Gif source: @theretrodisney

Among the adjustments to adapt Bambi is accompanied through the story by a cute rabbit called Thumper who, like Bambi, has big anime eyes and an improbably upright posture. Thumper, Bambi and the like are all characters in the system of Disney character animation: they bounce and squash and stretch and show a lot of lively body language.

To elaborate on that a bit, lemme talk a bit about the differences in animation organisation between American and Japan. For anime, the usual rule is to divide up a work into specific scenes, or ‘cuts’, which can be assigned to different key animators. A key animator who specialises in flashy action may get a fight scene, while another less experienced animator might be assigned a simple talking heads scene. The animator’s emphasis is on cinematography, effects and editing as much as the ‘acting’, with less emphasis on distinguishing a character by body language alone. Also, budget constraints limit the use of Disney-style ‘full’ animation, encouraging animators to use dramatically held poses and accentuate them with effects and camera movement.

In the Disney system, by contrast, each animator is seen as akin to an actor, and given one or a few characters to animate for pretty much the entire movie (for example, Milt Kahl was often assigned ‘straight’ characters like princes, whose more restrained motion was harder to do well). The pinnacle of animation was seen as bringing out the specific, unique mannerisms of a character. It would be unthinkable for a character animator to also do effects animation, like water. It was not always this clear-cut, but that was the philosophy.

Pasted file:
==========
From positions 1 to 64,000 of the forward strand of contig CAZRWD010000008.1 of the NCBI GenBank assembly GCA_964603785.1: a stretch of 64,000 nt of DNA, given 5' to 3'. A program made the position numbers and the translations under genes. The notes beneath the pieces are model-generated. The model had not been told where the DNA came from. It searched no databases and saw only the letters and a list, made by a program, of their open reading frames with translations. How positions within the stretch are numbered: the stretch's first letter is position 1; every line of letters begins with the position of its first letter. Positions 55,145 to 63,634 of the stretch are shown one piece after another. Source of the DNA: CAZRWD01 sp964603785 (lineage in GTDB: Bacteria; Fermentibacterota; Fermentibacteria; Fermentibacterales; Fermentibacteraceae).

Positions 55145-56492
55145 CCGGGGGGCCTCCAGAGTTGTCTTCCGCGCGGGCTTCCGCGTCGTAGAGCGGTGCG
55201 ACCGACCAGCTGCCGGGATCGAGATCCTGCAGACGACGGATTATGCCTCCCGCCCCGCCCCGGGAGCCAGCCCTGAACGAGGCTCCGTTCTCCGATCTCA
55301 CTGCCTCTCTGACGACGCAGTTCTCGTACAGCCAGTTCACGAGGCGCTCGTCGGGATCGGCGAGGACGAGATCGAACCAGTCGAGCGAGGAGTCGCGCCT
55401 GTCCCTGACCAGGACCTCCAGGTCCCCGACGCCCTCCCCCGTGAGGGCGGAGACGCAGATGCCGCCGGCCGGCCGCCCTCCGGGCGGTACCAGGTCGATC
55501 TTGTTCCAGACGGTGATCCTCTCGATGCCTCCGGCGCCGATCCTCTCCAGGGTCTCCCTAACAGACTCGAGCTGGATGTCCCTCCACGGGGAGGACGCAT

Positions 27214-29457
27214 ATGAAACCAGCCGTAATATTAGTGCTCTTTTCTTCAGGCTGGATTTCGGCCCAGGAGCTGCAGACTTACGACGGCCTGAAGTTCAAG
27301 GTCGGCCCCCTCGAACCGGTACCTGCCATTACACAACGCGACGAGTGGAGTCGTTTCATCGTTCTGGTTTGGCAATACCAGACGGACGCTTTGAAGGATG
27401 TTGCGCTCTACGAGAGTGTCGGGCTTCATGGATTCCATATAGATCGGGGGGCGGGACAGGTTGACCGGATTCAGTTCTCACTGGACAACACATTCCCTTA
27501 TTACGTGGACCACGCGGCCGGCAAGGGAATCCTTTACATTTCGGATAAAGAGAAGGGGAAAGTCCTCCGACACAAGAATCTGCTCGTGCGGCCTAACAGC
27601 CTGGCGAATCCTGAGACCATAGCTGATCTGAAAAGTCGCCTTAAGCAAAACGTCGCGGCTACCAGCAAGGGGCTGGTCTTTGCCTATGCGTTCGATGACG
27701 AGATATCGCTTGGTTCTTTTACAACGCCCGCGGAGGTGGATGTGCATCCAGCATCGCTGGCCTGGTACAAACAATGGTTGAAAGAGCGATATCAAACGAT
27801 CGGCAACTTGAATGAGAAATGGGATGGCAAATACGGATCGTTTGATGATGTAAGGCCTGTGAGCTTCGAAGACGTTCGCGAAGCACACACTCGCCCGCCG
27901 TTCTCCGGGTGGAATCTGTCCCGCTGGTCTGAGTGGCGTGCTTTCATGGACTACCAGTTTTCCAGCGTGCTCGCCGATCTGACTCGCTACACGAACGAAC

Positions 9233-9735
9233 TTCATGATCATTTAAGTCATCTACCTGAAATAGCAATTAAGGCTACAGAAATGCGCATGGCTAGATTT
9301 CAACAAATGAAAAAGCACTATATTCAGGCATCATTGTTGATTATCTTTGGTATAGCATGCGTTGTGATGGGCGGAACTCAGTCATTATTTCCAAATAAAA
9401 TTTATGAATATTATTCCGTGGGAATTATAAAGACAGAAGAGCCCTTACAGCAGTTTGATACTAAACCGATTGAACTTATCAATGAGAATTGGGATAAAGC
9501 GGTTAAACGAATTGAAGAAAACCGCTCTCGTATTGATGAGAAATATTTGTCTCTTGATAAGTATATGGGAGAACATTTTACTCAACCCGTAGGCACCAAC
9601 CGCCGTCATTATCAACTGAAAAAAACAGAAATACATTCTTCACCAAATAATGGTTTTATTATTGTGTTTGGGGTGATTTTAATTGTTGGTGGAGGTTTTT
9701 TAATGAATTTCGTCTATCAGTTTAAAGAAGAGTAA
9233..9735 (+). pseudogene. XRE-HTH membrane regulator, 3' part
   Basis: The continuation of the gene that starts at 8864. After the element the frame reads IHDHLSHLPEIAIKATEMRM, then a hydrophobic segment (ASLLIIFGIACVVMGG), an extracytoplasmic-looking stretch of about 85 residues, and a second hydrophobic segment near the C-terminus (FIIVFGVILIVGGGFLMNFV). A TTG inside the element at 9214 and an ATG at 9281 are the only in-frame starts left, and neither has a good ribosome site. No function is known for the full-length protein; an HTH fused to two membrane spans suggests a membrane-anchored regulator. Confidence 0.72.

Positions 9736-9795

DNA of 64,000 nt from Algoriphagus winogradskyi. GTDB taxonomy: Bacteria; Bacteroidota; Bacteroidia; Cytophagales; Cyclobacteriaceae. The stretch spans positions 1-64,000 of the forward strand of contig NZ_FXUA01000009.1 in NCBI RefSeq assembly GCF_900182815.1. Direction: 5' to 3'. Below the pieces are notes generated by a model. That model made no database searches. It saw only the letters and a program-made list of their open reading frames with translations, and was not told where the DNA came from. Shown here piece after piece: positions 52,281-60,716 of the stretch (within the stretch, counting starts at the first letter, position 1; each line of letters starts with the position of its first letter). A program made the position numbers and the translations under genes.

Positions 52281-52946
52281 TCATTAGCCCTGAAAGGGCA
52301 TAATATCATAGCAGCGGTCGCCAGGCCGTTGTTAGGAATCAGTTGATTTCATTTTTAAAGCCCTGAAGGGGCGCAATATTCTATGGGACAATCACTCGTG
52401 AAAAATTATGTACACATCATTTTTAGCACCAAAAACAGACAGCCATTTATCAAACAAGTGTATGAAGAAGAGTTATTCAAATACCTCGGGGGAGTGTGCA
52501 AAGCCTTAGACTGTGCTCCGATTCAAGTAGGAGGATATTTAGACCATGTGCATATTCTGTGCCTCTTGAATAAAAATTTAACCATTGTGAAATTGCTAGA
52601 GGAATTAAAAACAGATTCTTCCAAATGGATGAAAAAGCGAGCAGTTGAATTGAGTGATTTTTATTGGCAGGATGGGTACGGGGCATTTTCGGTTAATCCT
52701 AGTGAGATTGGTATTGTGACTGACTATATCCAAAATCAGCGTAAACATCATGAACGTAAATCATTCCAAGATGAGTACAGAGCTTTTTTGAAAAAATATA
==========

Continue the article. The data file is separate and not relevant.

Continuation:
Gif source: @gypsyastronaut

But the animators weren’t the only ones who made Bambi shine: a lot of the film’s best qualites are the gorgeous background paintings of forest in a watercolour style, which play a part in the cinematography, using detail to draw the eye to the centre where the action is. These were the idea of the film’s art director Tyrus Wong; the story goes that veteran Disney artist Jake Day was trying to paint forests from life, but the results were far too busy and confusing; he saw Wong’s Song dynasty-inspired paintings and was so impressed that he gave Wong the position. Wong would go on to have a long career in film, though sadly it doesn’t look like he’d do much more in animation.

So! For the sake of this history post, I had to discuss Bambi, but honestly… I can’t get all that excited to watch it in full. Instead, though the movie is only an hour long, I’m leaning towards pulling out the two most interesting scenes: the bit where Bambi’s mother dies, and the bit where Bambi fights another deer for his deer love interest, which is rendered in stark chiaroscuro with backlit deer to a clashing orchestral soundtrack. It’s still quite 40s - early Disney’s orchestration never really worked for me - but it’s definitely a break from the twee heterosexualisms of the rest of the film.